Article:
TEAMING UP

Paul’s first letter to the Christians in Corinth describes what love looks like. In his second letter to Corinth, he explains how love is to be lived out in relationships such as dating and marriage. He tells believers, “Don’t team up with those who are unbelievers” (2 Corinthians 6:14a). Other versions, such as the English Standard Version, say, “Do not be unequally yoked with unbelievers.”

Unless we grew up in a farming home or community, most of us probably don’t have a firm understanding of “yoked.” A yoke is a piece of wood that is used between a pair of work animals, such as oxen or donkeys. The yoke would then be attached to the item that the animals were pulling, such as farm equipment or a wagon. Two animals, of course, could bear the load better than one alone. However, in order to accomplish the task, the animals needed to be “equally yoked,” meaning that they were similar in size and strength to each other. If one was weak and the other strong, or one short and the other tall, the weak or short animal would walk more slowly, unable to pull the same weight as its partner. This would cause them to simply walk in circles instead of move forward.(2)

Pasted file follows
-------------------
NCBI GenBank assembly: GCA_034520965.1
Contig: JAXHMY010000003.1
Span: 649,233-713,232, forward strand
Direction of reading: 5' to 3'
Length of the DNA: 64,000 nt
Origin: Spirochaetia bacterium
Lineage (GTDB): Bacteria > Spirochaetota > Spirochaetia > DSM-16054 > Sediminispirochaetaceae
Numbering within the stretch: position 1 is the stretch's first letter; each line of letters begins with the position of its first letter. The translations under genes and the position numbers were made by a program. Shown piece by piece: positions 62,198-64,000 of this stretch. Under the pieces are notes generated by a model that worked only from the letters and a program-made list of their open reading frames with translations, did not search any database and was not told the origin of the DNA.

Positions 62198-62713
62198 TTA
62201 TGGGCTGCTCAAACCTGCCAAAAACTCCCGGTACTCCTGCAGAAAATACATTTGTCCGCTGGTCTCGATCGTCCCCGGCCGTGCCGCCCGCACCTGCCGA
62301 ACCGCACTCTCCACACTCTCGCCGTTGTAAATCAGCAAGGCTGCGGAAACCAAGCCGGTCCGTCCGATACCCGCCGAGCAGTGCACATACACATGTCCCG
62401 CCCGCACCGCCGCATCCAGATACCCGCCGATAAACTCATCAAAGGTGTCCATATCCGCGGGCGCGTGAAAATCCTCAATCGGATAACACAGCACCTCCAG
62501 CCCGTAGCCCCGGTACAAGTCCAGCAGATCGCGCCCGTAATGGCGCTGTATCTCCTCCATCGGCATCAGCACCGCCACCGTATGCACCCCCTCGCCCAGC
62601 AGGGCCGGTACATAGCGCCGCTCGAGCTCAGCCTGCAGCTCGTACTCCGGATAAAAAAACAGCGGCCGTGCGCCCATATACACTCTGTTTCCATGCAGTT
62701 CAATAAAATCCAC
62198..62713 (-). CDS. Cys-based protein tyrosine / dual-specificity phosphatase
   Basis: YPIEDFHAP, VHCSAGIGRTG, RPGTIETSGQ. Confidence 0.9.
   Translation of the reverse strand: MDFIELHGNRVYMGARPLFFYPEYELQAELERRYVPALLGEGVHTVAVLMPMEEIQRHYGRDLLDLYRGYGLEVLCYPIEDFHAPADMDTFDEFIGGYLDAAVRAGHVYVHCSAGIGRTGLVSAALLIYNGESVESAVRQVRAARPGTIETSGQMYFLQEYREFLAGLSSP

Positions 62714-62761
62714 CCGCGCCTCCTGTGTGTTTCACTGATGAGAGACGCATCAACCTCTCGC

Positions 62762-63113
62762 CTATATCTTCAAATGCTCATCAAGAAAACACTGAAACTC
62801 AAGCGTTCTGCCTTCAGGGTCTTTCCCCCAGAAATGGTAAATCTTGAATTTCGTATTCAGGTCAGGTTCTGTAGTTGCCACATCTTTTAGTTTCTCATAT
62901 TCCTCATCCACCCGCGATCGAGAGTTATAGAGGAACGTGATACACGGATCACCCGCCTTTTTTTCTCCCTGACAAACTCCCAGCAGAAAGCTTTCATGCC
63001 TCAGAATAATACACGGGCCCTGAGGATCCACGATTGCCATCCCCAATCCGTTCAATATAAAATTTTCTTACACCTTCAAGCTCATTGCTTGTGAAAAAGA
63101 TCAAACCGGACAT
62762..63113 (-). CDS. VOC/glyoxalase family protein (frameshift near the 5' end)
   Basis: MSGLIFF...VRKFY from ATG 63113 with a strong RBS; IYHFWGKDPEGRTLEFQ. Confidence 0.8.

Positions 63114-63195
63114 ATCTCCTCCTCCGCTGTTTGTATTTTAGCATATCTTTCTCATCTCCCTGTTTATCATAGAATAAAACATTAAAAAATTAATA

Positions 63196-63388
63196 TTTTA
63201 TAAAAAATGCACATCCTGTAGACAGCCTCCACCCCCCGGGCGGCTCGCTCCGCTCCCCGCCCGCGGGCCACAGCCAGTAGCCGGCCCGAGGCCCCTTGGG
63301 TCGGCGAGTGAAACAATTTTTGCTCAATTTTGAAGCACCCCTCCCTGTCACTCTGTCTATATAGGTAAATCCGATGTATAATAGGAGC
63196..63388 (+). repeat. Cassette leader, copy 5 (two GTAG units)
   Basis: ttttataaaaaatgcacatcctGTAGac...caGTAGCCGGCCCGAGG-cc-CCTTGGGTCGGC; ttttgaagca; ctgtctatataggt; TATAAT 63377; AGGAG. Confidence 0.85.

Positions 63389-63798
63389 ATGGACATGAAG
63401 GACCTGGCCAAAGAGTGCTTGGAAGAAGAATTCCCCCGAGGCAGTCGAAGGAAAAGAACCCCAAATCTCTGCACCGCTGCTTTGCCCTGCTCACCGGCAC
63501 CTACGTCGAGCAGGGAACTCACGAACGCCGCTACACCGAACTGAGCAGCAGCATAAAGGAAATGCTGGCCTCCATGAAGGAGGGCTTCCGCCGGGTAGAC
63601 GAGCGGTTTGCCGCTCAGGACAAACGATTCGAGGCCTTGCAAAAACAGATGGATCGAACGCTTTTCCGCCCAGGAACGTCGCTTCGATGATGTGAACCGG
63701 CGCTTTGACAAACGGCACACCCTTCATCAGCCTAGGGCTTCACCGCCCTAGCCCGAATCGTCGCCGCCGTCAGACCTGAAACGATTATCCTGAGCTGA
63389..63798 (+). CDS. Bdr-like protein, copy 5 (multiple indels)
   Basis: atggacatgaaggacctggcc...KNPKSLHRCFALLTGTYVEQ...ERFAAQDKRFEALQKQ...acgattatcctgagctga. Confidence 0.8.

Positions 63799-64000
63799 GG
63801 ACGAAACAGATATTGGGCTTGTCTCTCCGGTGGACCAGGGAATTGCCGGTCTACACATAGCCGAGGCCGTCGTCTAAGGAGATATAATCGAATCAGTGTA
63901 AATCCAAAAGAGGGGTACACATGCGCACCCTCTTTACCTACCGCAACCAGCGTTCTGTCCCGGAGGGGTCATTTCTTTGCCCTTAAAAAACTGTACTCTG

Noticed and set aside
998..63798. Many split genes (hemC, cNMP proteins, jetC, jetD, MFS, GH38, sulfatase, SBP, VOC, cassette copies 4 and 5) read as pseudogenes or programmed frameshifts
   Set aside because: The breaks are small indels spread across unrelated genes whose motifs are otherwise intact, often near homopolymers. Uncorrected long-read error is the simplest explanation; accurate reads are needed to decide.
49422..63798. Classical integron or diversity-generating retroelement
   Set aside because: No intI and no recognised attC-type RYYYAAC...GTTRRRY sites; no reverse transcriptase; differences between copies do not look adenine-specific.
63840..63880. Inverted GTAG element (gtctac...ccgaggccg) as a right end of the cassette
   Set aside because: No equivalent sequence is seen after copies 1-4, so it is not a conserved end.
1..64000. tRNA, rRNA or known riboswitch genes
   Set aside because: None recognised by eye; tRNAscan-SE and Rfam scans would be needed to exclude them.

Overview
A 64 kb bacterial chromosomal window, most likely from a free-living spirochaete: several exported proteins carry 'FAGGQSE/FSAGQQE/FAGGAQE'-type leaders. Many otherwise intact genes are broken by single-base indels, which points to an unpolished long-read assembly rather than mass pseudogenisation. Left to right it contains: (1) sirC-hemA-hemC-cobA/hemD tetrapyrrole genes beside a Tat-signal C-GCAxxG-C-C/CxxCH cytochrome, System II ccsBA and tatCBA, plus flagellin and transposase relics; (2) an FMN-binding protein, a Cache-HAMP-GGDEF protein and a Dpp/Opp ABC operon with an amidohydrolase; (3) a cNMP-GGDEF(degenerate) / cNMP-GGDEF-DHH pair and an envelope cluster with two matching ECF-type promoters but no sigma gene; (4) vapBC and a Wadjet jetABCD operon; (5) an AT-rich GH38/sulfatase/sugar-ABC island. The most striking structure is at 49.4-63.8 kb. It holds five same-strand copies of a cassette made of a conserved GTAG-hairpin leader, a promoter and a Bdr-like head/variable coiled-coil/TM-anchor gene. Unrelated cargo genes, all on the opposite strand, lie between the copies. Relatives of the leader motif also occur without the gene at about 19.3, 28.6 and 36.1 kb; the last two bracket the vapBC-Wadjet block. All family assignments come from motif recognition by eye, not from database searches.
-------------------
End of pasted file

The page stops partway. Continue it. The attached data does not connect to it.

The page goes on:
Paul uses this analogy, because it would have been easily understood by believers in Corinth in his day, to remind us that the same is true in partnerships or marriages. Rather than talking about physical strengths and weaknesses, he explains that this “teaming up” is spiritual.